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[German] www.spiegel.de/politik/ausland/corona-pandemie-populismus-toetet-kolumne-a-00000000-0002-0001-0000-000170435611
Er verwendet das Wort "Populismus" und meint "Demagogerie", aber ansonsten 99% Zustimmung von mir.

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Reminder about non-combat troops

The comments on the skirmisher topic reminded me of the widespread mistake of today: People are thinking about land warfare as a clash between combat troops. And I may have neglected to push attention towards when it's not.

Combat troops vs. combat troops is a mostly correct scenario only in slow-moving land warfare with defended positions and even then it's only true regarding direct fires.

Highly mobile (fluent) land warfare is in great part about tanks facing (and crushing or dispersing) non-combat troops. Remember; combat troops are a small minority in an army in the field. Well less than 25% of the personnel are combat troops, even less if you don't count recce, arty, mortar teams and the likes as combat troops. 
Even the combat troops are battle-ready only in a fraction of the time and against certain kinds of combat troops (an ATGM team is not of much use in a close fight with infantry, for example). They won't fare much better than non-combat troops when surprised while not battle-ready.

The 'combat troops vs. combat troops' paradigm is completely pointless in regard to elusive forces (skirmishers, guerillas). The U.S.armed forces had more non-combat troops KIA in Iraq than combat troops KIA for this reason (and because they employed non-combat troops as auxiliary security personnel / MP).

Light forces akin to skirmishers cannot only be employed to cause trouble to armoured spearheads. They can persist in the area (leave behind, kind of Jagdkampf* tactic) and then engage the many, many non-combat troops that have negligible to weak combat power. A skirmisher/Jagdkampf platoon doesn't need to measure its combat capability in terms of its ability to destroy MBTs head-on as tank companies do; it primarily has to look at how well it can entrap and annihilate a convoy of 30 non-combat vehicles.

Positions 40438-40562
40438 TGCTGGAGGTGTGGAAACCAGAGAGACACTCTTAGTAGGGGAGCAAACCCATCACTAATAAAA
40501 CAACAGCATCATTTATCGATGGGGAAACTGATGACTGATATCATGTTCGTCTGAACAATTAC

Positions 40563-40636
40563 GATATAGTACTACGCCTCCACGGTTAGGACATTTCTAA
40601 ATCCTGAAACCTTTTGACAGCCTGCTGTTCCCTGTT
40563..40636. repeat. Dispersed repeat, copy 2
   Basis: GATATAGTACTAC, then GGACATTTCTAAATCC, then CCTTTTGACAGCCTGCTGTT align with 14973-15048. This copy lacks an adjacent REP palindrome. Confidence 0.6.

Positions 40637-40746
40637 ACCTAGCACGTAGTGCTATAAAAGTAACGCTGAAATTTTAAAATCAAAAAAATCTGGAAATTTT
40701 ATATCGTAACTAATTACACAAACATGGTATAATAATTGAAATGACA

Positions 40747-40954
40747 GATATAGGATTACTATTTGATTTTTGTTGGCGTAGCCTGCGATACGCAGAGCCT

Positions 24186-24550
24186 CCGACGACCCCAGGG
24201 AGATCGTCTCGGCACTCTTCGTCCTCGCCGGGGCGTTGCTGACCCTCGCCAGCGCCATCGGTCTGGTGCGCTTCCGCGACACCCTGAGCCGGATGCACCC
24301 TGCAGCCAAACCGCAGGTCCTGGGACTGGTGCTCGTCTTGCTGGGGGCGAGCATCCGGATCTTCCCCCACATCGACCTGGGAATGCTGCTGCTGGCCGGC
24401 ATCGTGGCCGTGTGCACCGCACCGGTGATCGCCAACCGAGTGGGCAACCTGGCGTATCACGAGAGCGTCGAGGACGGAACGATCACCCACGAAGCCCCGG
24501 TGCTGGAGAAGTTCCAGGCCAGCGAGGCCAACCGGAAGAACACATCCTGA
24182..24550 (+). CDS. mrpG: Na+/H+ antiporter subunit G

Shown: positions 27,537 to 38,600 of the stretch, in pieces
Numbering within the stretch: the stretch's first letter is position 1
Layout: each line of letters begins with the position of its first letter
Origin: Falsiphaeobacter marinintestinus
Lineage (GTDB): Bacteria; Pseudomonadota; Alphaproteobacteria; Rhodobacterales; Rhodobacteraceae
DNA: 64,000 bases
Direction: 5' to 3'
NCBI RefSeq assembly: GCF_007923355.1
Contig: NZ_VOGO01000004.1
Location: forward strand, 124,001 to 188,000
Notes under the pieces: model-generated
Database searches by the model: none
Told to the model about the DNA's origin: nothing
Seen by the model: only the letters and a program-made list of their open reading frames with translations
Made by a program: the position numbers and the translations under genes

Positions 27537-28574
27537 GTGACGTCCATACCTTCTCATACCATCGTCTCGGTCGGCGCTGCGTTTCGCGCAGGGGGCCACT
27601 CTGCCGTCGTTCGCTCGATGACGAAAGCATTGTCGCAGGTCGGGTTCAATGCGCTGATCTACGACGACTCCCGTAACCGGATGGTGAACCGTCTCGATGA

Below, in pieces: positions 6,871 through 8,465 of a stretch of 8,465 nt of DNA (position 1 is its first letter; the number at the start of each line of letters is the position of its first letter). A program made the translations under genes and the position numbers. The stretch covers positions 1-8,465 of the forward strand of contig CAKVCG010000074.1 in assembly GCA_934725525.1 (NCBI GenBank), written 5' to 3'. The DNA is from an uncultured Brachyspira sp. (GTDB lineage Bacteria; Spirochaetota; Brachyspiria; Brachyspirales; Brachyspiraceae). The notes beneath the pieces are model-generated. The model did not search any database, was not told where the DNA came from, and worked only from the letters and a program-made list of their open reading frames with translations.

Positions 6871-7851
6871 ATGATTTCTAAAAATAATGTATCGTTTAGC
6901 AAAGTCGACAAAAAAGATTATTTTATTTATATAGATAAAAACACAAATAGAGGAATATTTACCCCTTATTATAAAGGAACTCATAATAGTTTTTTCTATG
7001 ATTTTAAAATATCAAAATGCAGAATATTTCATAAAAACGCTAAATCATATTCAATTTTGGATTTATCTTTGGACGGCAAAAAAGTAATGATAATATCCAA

This (and thus the skirmisher and Jagdkampf concepts) has extremely far-reaching consequences. The current force structures in Western land forces may be unbelievably brittle and ill-advised against an opposing force that adapts to exploit the Western infantry and dispersed combat weakness.**


*: I have not found an English summary of Jagdkampf. It's basically about a stealthy infantry platoon fighting in isolation, possibly even guerilla-like as leave-behind forces in the enemy's back. Jagdkampf and Stoßtrupp (infantry assault platoon) are the two dominant German infantry concepts, as opposed to the anglophone obsession with a "patrol".
Jagdkampf as it was in pre-2002 field manuals was a deeply flawed concept based on improbable assumptions. It could have been much better; there were plenty military theory contributions to this end in the 70's and 80's that were not as half-assed. I have not seen how the doctrine was adapted after the Afghanistan experience. The extinction of the German long range scout / LRRP establishment indicates to me that the Heer does not bet on dispersed small unit operations at all.

**: Similar concerns were already voiced by the early 1980's based on a mechanised warfare threat, see as example the booklet "Battlefield Central Europe" by Uhle-Wettler.


Military theory of skirmishing

(This is one of the topics a whole book could be written about, but I will try to shrink it to blog post size.)

Skirmishers are well documented since antiquity. Their contributions were likely overlooked by many contemporary authors because skirmishers had no high social standing. This is similar to how some authors pretended that medieval battles were just a class of a couple hundred or thousand knights each, when typically each knight represented a "lance" (a small group comprised by the knight and his followers).

a peltast (javelineer)
We have decent documentation of skirmishers from the actions of Iphicrates and Xenophon, though. Skirmishers of antiquity were often poor citizens who could not afford a heavy infantryman's kit or even slaves who followed their masters into battle and helped out with minimal kit.
The Roman Republic divided its citizens by their wealth (income) and the poorest ended up serving in skirmisher units; mostly slingers and javelineers. 
Skirmishers in antiquity were thus borne out of economic restriction and not necessarily always used for their effectiveness. Some such light troops / skirmishers were recruited as mercenaries, though (Balearic and Rhodian slingers or Cretan archers, for example). Such mercenaries were respected for their skill and apparently employed because of their cost efficiency. Moreover, Xenophon's expedition showed that light troops had a unique selling proposition: They were good at providing security, especially at climbing hills ahead and left and right of the army's march in order to avoid ambushes or harassing fires from them (compare Battle of Lake Trasimene).